Presentation on theme: "INFORMATION TECHNOLOGY EDUCATION ONE STATES EXPERIENCE Dr. William Mitchell Professor of Information Science University of Arkansas at Little Rock"— Presentation transcript:
INFORMATION TECHNOLOGY EDUCATION ONE STATES EXPERIENCE Dr. William Mitchell Professor of Information Science University of Arkansas at Little Rock email@example.com
95% of all new jobs nationwide will require a moderate, if not keen, knowledge of computers and the Internet. Bureau of Labor Statistics
Between 1998 and 2008 employment in science and engineering occupations is supposed to increase by 51 percent… or four times the rate for other occupations… Southern Technology Council
…and jobs in the computer field will double during the same time period. Southern Technology Council
The U.S. will require more than 2 million new information technology workers by 2008. Bureau of Labor Statistics
…employers are still trying to fill over 900,000 new information technology jobs. …even though the economy is coming out of a cycle. Bureau of Labor Statistics
Only 17.3% of Arkansans 25 years old and over had a college education in 1999. (Placing Arkansas last of all 50 states and well below the national average of 25.2%) 2000 Statistical Abstract of the U.S.
Arkansas finished last in the nation in the Milken Institutes 2001 New Economy Index…
…while competing communities like Memphis, Tulsa and Dallas have developed strategies to lead in the New Economy.
IT companies in Arkansas will create 7,200 IT jobs over the next decade Taimerica Management Company
Half the growth in IT jobs is expected in Central Arkansas, the primary market of UALR. Taimerica Management Company
And that doesnt even count the thousands of jobs in Arkansas that now require computer skills …skills needed in all fields during this new decade.
The George W. Donaghey College of Information Science and Systems Engineering Our States best bet to change the poor economic statistics has been at… Our campus-wide focus on technology education
UALR has Arkansas' only comprehensive information science and systems engineering curricula developed in partnership with today's top employers. Based on extensive input from some of the nation's leading knowledge-based industries such as ALLTEL, ArkSys, Acxiom and others, UALR designed its College of Information Science and Systems Engineering, better known as the Cybercollege, to meet their demands. Our students can count on it. The skills they will learn are the skills they will need to compete the demanding technology arena. How to manage information. How to design and integrate complex systems in both telecommunications and computer networks. Our state-of-the-art resources allow coursework to be lab, equipment and student intensive.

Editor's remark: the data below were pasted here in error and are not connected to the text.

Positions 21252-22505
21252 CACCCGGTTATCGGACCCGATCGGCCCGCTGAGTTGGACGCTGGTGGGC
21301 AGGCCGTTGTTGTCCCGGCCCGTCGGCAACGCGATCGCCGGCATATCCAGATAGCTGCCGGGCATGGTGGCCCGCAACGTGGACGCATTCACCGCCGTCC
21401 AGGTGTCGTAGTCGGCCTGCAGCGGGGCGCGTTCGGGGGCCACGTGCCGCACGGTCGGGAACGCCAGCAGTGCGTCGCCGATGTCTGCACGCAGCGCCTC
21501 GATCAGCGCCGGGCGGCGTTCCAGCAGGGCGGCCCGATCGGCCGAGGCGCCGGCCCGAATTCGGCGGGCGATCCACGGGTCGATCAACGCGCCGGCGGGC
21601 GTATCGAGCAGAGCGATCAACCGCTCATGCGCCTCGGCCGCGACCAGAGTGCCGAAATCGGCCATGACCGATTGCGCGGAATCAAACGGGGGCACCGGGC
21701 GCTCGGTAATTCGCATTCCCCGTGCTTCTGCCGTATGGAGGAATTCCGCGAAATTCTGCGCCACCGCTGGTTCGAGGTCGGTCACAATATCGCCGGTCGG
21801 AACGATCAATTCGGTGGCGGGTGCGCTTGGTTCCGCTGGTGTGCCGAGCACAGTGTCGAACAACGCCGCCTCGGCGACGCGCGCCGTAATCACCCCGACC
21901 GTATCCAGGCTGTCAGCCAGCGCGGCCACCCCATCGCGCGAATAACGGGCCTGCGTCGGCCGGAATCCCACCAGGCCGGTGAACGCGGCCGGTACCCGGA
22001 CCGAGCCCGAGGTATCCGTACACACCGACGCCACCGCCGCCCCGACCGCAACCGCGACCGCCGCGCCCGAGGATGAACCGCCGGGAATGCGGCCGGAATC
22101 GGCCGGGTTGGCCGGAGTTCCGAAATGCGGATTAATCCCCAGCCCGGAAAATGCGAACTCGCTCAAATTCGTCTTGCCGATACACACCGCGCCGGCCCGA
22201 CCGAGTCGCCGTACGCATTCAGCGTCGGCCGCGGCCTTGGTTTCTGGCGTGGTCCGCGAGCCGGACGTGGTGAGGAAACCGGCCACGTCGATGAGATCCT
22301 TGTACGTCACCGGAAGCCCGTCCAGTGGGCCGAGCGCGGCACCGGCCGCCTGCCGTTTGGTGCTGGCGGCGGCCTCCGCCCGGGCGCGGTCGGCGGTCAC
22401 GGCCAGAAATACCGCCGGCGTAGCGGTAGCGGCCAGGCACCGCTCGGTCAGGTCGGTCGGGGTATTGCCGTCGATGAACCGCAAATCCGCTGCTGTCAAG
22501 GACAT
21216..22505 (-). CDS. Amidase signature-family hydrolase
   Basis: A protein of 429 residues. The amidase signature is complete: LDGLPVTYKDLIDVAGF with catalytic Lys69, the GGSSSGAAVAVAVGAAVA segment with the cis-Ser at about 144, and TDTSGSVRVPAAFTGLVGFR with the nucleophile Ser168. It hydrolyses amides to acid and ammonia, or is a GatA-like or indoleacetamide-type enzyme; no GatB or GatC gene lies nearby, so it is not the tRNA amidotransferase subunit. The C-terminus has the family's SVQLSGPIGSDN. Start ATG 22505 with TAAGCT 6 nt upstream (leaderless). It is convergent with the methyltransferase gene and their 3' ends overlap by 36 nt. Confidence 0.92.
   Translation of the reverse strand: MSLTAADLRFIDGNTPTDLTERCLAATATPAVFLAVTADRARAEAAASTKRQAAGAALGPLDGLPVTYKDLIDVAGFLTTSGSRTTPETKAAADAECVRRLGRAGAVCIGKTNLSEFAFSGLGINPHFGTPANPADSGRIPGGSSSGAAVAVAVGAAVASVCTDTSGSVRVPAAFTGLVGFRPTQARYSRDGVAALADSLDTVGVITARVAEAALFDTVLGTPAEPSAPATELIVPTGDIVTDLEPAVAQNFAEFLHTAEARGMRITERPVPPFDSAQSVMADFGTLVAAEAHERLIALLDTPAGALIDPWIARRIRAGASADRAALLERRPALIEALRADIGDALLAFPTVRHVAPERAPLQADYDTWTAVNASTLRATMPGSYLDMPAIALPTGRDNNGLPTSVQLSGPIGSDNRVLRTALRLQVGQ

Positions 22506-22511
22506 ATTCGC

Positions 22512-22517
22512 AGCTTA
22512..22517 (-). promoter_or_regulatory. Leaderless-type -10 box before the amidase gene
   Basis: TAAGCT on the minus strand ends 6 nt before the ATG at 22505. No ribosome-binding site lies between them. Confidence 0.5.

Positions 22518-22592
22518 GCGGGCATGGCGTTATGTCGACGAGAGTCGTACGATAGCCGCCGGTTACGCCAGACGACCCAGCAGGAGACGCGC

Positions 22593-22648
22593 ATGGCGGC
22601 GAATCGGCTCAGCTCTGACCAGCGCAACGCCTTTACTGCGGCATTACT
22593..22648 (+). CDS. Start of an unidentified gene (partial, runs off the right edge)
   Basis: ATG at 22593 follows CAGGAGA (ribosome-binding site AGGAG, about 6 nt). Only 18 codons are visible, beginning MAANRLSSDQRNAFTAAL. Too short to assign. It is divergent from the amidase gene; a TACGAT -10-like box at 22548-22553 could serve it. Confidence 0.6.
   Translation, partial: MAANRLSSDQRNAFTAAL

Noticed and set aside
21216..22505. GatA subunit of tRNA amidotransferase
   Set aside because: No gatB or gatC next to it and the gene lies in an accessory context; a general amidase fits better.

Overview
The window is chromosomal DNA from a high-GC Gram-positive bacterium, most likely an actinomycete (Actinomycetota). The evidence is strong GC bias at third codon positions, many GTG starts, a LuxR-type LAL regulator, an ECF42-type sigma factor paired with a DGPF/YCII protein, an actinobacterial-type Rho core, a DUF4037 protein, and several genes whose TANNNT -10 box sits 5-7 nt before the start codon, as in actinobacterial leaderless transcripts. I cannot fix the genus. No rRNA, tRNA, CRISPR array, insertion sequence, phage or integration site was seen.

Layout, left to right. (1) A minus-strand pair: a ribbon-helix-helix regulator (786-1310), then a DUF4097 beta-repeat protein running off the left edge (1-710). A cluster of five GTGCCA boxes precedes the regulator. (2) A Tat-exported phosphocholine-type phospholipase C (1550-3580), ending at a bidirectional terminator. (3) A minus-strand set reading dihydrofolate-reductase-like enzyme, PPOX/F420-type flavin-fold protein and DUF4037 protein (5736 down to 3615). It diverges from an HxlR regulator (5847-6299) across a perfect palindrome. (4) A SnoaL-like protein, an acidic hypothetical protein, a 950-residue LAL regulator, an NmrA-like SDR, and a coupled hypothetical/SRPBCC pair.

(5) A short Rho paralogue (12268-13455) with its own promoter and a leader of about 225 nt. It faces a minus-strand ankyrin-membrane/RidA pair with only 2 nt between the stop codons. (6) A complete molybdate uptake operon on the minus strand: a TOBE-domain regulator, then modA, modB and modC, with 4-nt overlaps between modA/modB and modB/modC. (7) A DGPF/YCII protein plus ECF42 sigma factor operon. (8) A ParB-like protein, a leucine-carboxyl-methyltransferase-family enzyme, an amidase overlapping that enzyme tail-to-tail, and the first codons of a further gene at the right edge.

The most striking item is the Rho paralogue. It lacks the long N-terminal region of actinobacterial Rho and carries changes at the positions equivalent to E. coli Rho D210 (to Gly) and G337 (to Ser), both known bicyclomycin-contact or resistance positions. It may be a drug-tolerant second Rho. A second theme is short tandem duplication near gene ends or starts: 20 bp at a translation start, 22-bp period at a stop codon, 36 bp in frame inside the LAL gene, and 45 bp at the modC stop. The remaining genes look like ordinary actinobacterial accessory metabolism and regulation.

The IT Report A three-month study by an interdisciplinary group of faculty clarified the hard (technical) and soft (people) skills that Arkansas knowledge-based companies wanted in their employees (www.ualr.edu/~itreport )www.ualr.edu/~itreport Two new B.S. programs, Systems Engineering and Information Science were instituted in addition to an integrated, 18-semester credit, upper division minor in Information Technology. These new programs were implemented in the Fall of 1999 using current faculty and a curriculum outlined and articulated with the help of consultants while simultaneously seeking to recruit faculty for both BS programs.
Named for new departments that were added to four legacy departments Information Science Systems Engineering Computer Science Engineering Technology Construction Management Applied Science
Seven degree programs: Information Technology Information Science Computer Science Applied Science Systems Engineering Engineering Technology Construction Management What does the CyberCollege include?
Gee Whiz technology is really all about recruiting and retaining students, faculty and partnerships!
Focused on Arkansas Future leaders …including women and minorities recruited from all over the State, from all backgrounds and circumstances
At the time this Catalog went to press, the courses for the new information science and systems engineering curricula have been outlined and accepted by all campus approval levels. The information science and systems engineering courses are listed in recommended four-year sequences in the catalog, along with a number of related coursed that students pursuing the two new majors should expect to complete. At press time, decisions on core course requirements were pending. These decisions may affect the requirement listed in this Catalog. After the fall 1999 semester has begun, students should contact the deans office for complete information about degree requirements. This program will be phased in over a three to four year period. In the 1999-2000 academic year majors will be accepted into the first year of the information science program and only the freshman level courses will be offered. Special Note in 1999-2000 Catalog The General Assembly of Arkansas during its regular legislative session 1999, established the new Donaghey College of Information Science and Systems Engineering at the University of Arkanasas at Little rock. In order to be able to start the new colleges programs in the fall of 1999, faculty committees moved quickly to develop the curricula for the two new majors, the bachelor of science in information science and the bachelor of science in systems engineering. These two new major programs of study have been shaped by advice from the states knowledge-based companies and by the national standards of the Accrediting Board for Engineering Technology.
Defining The Information Science Program Separated from the Computer Science Department. Modeled on programs at UN Omaha and George Mason, both of which were already well into the creation of new IT Colleges. Mixture of Internet and database technologies with support courses from the College of Business and the same Mathematics and Science requirements needed for ABET accreditation. No input from the Library Science area.